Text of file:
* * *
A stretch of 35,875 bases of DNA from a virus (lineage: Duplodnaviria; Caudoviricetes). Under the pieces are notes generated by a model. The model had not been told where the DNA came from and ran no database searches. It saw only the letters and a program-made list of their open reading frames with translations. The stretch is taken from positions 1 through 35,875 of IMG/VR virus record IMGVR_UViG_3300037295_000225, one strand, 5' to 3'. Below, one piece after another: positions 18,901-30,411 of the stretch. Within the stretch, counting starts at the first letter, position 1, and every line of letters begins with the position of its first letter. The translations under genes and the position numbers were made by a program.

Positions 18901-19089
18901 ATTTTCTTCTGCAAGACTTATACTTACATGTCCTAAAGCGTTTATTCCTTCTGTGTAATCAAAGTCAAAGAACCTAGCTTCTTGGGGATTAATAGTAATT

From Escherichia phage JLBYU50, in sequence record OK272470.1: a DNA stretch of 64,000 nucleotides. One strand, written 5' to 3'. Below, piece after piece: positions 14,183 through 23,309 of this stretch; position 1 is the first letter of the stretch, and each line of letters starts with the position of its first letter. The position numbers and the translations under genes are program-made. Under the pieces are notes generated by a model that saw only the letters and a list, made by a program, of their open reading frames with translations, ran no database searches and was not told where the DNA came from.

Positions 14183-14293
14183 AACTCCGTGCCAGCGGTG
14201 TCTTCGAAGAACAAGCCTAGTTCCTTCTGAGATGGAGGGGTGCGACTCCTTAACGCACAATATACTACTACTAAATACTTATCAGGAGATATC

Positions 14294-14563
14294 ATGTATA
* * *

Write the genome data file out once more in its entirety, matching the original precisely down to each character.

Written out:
A stretch of 35,875 bases of DNA from a virus (lineage: Duplodnaviria; Caudoviricetes). Under the pieces are notes generated by a model. The model had not been told where the DNA came from and ran no database searches. It saw only the letters and a program-made list of their open reading frames with translations. The stretch is taken from positions 1 through 35,875 of IMG/VR virus record IMGVR_UViG_3300037295_000225, one strand, 5' to 3'. Below, one piece after another: positions 18,901-30,411 of the stretch. Within the stretch, counting starts at the first letter, position 1, and every line of letters begins with the position of its first letter. The translations under genes and the position numbers were made by a program.

Positions 18901-19089
18901 ATTTTCTTCTGCAAGACTTATACTTACATGTCCTAAAGCGTTTATTCCTTCTGTGTAATCAAAGTCAAAGAACCTAGCTTCTTGGGGATTAATAGTAATT

From Escherichia phage JLBYU50, in sequence record OK272470.1: a DNA stretch of 64,000 nucleotides. One strand, written 5' to 3'. Below, piece after piece: positions 14,183 through 23,309 of this stretch; position 1 is the first letter of the stretch, and each line of letters starts with the position of its first letter. The position numbers and the translations under genes are program-made. Under the pieces are notes generated by a model that saw only the letters and a list, made by a program, of their open reading frames with translations, ran no database searches and was not told where the DNA came from.

Positions 14183-14293
14183 AACTCCGTGCCAGCGGTG
14201 TCTTCGAAGAACAAGCCTAGTTCCTTCTGAGATGGAGGGGTGCGACTCCTTAACGCACAATATACTACTACTAAATACTTATCAGGAGATATC

Positions 14294-14563
14294 ATGTATA